Oklahoma football: Three takeaways from game OU almost gave away

Oct 23, 2021; Lawrence, Kansas, USA; Oklahoma Sooners wide receiver Trevon West (81) runs against the Kansas Jayhawks during the second half at David Booth Kansas Memorial Stadium. Mandatory Credit: Jay Biggerstaff-USA TODAY Sports
Oct 23, 2021; Lawrence, Kansas, USA; Oklahoma Sooners wide receiver Trevon West (81) runs against the Kansas Jayhawks during the second half at David Booth Kansas Memorial Stadium. Mandatory Credit: Jay Biggerstaff-USA TODAY Sports /

Sitting high in the national rankings and Big 12 standings, not to mention a perfect 8-0 record, it would appear that all is well with the Oklahoma football Sooners in the 2021 college football season.

“You are what your record says you are.” Isn’t that how the saying goes? Well, if you’re talking about what we’ve seen from the Sooners over and over and over again this season, the answer is: Are you kidding me?

Oklahoma continues to be one of the biggest enigmas in all of college football this season. Sooner fans don’t want to hear this, but OU’s perfect 8-0 record, the team’s best start in 17 seasons, could just as easily be 2-6 at this point in the 2021 season.

Outside of decisive wins over Western Carolina and TCU, Oklahoma’s six other wins have been by a combined 34 points. And five of those by seven points or less.

23. 821. Final. 35. 815

That is not the kind of resume you would expect from a team with national championship expectations.

The Sooners have come from behind in the fourth quarter in three of their last five games. That is clearly not a formula for continued success. At some point, the odds eventually catch up with you.

Head coach Lincoln Riley came right out with a blinding flash of the obvious in his postgame interview session, saying,

"“We played poor football in the first half. We couldn’t get Kansas off the field and missed several opportunities.“I give our team credit for rising up. Kansas deserves a lot of credit, and they did a few things that gave us trouble.”"

After being shut out in opening half for the first time since 2014 and held to under 100 yards of offense, Oklahoma finally woke up in the second half, outscoring Kansas 35-13 and outgaining the Jayhawks 320 yards to 217.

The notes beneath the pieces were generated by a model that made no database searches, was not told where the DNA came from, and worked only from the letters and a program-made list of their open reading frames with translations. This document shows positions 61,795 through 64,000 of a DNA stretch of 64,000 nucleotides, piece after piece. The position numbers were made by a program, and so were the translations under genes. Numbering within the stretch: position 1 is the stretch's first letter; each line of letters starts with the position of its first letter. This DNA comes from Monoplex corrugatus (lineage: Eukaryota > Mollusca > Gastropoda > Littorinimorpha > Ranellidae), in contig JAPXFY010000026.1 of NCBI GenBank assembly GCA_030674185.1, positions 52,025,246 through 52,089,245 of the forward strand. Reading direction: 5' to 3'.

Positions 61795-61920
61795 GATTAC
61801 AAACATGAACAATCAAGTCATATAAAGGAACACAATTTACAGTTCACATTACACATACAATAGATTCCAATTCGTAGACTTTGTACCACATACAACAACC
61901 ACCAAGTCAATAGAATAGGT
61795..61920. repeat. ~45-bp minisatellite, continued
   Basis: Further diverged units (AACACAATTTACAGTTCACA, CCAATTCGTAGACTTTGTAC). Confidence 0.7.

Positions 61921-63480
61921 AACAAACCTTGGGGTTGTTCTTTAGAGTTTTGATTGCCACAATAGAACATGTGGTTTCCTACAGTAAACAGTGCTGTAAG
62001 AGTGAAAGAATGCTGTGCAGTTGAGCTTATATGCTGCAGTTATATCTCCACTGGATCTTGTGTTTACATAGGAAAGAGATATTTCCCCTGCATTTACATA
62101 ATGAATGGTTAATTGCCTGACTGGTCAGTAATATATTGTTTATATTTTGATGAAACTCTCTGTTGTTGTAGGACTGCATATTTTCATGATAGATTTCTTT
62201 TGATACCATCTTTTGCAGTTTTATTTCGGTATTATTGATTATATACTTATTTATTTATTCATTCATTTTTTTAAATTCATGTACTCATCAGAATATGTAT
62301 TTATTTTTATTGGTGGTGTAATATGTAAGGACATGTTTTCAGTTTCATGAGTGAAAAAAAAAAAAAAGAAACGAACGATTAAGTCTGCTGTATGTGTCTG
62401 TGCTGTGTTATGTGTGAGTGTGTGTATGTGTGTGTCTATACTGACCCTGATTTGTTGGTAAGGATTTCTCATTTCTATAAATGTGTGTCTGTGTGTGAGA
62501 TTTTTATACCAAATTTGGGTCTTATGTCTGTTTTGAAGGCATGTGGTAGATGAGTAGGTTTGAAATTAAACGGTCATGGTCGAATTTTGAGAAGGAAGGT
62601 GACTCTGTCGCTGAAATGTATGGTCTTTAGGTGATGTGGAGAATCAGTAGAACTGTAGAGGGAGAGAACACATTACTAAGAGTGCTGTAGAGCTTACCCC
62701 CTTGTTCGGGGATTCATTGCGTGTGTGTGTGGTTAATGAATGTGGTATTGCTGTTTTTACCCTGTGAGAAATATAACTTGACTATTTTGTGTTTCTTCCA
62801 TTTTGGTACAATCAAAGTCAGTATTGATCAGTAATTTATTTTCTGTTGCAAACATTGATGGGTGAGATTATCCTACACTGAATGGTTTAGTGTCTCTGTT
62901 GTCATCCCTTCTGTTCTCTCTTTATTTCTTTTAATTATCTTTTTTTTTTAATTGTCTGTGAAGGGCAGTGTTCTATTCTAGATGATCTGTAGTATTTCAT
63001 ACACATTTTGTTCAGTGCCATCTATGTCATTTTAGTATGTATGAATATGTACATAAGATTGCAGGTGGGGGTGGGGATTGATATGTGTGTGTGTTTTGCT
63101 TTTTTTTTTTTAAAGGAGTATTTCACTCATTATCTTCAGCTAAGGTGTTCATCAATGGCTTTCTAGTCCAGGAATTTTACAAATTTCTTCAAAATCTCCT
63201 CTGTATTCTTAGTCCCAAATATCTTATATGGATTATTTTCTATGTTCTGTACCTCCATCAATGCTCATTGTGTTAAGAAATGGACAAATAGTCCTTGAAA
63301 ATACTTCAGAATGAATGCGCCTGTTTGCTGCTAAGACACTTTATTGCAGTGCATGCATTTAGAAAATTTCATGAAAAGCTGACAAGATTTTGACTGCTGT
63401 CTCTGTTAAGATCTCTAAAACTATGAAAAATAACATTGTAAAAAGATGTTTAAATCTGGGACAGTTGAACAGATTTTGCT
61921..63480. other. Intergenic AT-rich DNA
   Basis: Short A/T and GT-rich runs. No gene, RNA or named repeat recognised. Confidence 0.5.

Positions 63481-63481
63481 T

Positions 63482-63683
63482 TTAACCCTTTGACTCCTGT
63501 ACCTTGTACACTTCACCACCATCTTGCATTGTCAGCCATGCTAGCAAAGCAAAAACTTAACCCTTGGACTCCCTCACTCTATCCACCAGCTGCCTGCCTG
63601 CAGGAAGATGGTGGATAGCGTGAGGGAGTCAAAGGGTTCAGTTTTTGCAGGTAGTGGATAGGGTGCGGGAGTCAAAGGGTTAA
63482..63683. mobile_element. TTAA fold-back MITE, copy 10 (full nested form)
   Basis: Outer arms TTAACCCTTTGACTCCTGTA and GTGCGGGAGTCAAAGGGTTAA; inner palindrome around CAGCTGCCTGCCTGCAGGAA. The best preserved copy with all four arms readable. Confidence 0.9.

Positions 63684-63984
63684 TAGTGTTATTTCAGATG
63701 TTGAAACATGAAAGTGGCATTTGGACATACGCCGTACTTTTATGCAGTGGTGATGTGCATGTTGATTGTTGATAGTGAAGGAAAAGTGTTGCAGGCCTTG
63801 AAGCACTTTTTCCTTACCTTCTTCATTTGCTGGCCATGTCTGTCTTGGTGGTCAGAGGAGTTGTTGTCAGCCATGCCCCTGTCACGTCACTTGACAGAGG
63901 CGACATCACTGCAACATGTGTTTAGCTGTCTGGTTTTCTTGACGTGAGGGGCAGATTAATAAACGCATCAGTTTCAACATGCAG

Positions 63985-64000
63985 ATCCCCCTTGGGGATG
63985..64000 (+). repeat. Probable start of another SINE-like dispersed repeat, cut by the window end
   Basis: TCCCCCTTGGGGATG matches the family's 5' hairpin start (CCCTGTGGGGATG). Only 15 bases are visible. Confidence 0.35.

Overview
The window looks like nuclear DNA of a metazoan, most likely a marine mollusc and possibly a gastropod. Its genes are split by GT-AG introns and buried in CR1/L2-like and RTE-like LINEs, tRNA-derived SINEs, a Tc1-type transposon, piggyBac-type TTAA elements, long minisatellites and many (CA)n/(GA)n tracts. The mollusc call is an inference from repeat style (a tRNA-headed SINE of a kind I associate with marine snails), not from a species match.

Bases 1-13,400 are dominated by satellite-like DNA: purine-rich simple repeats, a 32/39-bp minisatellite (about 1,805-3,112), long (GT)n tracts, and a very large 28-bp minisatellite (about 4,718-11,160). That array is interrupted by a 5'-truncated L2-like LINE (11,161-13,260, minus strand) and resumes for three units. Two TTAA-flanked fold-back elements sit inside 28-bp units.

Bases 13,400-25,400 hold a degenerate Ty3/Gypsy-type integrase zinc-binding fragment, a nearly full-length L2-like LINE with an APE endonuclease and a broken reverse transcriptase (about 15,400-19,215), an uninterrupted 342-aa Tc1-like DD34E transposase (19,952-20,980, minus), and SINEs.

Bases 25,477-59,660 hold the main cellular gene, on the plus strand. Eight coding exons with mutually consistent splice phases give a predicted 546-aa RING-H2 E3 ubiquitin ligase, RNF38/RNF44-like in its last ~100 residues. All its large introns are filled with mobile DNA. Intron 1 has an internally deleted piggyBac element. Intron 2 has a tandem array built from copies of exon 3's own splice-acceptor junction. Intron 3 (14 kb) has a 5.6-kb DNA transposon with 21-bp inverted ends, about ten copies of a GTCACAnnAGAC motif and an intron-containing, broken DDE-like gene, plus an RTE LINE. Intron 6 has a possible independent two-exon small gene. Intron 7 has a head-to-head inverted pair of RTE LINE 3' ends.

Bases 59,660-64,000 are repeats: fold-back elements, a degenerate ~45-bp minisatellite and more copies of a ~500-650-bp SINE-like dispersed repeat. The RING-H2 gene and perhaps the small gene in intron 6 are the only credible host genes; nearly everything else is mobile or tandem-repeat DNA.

The Sooners took their first lead in the game, 21-17, three minutes into the fourth quarter and held on from there to escape with a 35-23 win. But it was far from pretty and hardly satisfying.

OU continues to play down to their competition. Saturday’s game was a prime example of that. Unfortunately, that’s another way of saying Kansas was better prepared for this game than the Sooners. And that’s on the Oklahoma coaching staff.

Deplorable defensive performance almost cost the Sooners this game

Alex Grinch’s Sooner defense wasn’t able to get out of its own way most of the afternoon against a Kansas team with the worst offense in the Big 12. From the get-go, Oklahoma appeared confused, catatonic and contemptible in execution. In the first half alone, Kansas was continually in second- and third-and-short situations, mostly pounding the ball right up the gut against the usually sound Sooner defensive front.

The Jayhawks gained 132 rushing yards in the opening half against an OU defense that had held all but two teams to 100 or fewer yards on the ground. On Saturday, KU running back Devin Neal had 100 rushing yards by himself.

Kansas outgained Oklahoma, the Big 12’s No. 1 offensive team, 412 to 398. That, in itself, is extremely disturbing, especially considering that the most difficult part of the Sooners’ 2021 season is straight ahead of them.